Q: When Do I Have to Enroll?
A: You have a 7-month window around your 65th birthday to enroll. This is called the Initial Enrollment Period.
After that, you can still enroll in Medicare, but you may have to wait for a designated special/general enrollment period to do so.
Q: What if I’m still Working and Have Insurance? Do I need to Enroll at Age 65?
A: If you are working past 65 and have insurance from your job (or your spouse is working and you get health coverage that way), you should contact your plan and review how your coverage will change before deciding whether you need to enroll in Medicare now.
NCOA’s free website My Medicare Matters offers some helpful tips for what to consider if you have other health insurance besides Medicare.
Q: Does Medicare Cover . . . .?
A: Medicare covers a wide range of medically necessary screenings, supplies, and procedures. Some are free, including many preventive services.
The Medicare & You handbook, which Medicare sends out every year to beneficiaries, provides a summary of many covered services.
Q: I’m going On a Cruise/Overseas Trip. Will Medicare Cover Me If I need Emergency Care When I’m Away?
A: Medicare covers health care for people when they are physically located within the 50 US states, District of Columbia, and U.S. territories.
In rare cases, Medicare Part A may cover medically necessary services in a foreign country when a foreign hospital is closer than a U.S. facility.
In some cases, Medicare Part B may cover medically necessary health care while on board a cruise ship within the territorial waters adjoining the US. Generally, Medicare won’t pay for services you get when a ship is more than six hours away from a U.S. port.
If you have a supplemental insurance policy, you should check to see if it covers medical care abroad. Otherwise, it is recommended to purchase travel insurance before your trip, which can help to offset the costs of overseas emergency care if it’s needed.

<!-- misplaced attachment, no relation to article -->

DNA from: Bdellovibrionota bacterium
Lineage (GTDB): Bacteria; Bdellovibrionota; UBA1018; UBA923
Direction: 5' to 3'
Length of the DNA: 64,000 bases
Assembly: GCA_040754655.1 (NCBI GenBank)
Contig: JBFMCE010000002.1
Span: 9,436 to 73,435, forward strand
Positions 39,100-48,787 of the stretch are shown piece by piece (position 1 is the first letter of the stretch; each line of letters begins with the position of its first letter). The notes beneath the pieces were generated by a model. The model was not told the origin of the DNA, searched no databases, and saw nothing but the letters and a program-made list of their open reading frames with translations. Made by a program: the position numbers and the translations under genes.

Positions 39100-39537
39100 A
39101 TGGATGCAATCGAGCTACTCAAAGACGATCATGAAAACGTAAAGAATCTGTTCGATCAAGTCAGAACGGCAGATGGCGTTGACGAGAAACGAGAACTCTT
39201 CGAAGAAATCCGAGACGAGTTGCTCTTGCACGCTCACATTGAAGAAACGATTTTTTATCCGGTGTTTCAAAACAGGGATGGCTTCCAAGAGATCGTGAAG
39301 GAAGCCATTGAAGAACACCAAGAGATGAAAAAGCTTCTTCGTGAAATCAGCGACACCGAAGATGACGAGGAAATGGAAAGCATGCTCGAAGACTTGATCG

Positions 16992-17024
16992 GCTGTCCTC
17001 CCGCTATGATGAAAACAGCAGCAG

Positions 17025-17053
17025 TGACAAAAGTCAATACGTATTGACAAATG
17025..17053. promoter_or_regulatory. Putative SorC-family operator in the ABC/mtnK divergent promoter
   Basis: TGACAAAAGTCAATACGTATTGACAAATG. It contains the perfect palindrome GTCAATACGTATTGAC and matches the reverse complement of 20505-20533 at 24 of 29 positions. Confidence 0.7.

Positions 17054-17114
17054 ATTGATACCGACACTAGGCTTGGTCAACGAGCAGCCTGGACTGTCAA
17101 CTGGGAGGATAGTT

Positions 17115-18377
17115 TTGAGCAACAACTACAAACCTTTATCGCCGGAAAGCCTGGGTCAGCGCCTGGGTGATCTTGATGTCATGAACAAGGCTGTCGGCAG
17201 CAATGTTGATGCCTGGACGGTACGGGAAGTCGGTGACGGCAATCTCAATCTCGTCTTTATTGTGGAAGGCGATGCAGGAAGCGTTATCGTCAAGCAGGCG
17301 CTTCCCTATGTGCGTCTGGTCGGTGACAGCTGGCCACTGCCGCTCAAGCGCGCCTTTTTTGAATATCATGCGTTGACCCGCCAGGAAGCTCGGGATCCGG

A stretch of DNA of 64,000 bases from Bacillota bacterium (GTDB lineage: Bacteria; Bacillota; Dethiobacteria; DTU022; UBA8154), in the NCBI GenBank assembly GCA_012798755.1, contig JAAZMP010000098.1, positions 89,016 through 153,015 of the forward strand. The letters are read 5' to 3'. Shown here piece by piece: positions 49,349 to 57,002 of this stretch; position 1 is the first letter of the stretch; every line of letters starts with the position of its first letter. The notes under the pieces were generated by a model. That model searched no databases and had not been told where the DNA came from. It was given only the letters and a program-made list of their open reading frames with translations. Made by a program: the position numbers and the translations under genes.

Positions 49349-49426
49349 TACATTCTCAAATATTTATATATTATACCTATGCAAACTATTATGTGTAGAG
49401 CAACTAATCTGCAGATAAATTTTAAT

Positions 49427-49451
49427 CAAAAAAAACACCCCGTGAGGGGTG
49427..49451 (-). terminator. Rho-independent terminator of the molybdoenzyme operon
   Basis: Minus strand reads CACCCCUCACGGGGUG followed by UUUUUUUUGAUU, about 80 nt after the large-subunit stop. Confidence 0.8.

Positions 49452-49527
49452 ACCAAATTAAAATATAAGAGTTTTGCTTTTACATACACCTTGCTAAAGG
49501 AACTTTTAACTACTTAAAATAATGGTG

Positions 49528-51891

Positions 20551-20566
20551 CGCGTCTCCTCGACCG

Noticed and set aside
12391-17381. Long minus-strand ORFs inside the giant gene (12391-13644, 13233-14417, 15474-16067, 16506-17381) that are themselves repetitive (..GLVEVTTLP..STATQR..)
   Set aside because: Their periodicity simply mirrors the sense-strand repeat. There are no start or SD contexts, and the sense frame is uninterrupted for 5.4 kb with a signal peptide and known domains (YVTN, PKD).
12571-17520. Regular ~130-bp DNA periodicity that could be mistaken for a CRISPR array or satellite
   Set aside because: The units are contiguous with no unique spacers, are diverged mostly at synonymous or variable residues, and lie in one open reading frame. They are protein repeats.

Q: How Do I Pay For My Medicare?
A: If you are receiving Social Security benefits at the time you enroll in Medicare, your Part B premium will be deducted automatically from your monthly check.
If you have not begun to receive Social Security yet, you will receive a quarterly bill for your premium, which you can pay for in several different ways.
If you enroll in a Medicare Advantage or Part D prescription drug plan, typically you will pay the plan directly for your premium.
Q: How Can I Find Out How Much I’ve Paid For Medicare Services This Year?
A: Medicare offers a free, confidential online service for people to access information about their benefits and services, including how much they’ve paid for services.
You can also contact Medicare directly at 1 (800) MEDICARE (1-800-633-4227) with questions about enrollment, payments, claims, coverage issues and more.
Medicare Coverage of Diabetes Supplies
Some diabetic supplies are covered under Medicare Part B (Medical Insurance) rather than Medicare Medicare Part D (Drug Plans). These include blood sugar (glucose) test strips and testing monitors, lancets and lancet devices, insulin pumps and glucose solutions for checking the accuracy of testing equipment and test strips. These products are covered under Part B as durable medical equipment and must be purchased with a doctor’s prescription from a Medicare-approved supplier or pharmacy. Not all pharmacies realize these supplies should be billed to Medicare Part B. In addition, some pharmacies, especially those that are not part of a large retail chain, may not participate in Medicare Part B. Always ask if your pharmacy participates in Medicare Part B before purchasing diabetes supplies. If you have additional questions regarding Medicare Part B coverage of diabetes supplies, please contact your local SHINE program at (781) 388-4845.
This information is provided by the National Council on Aging (www.ncoa.org).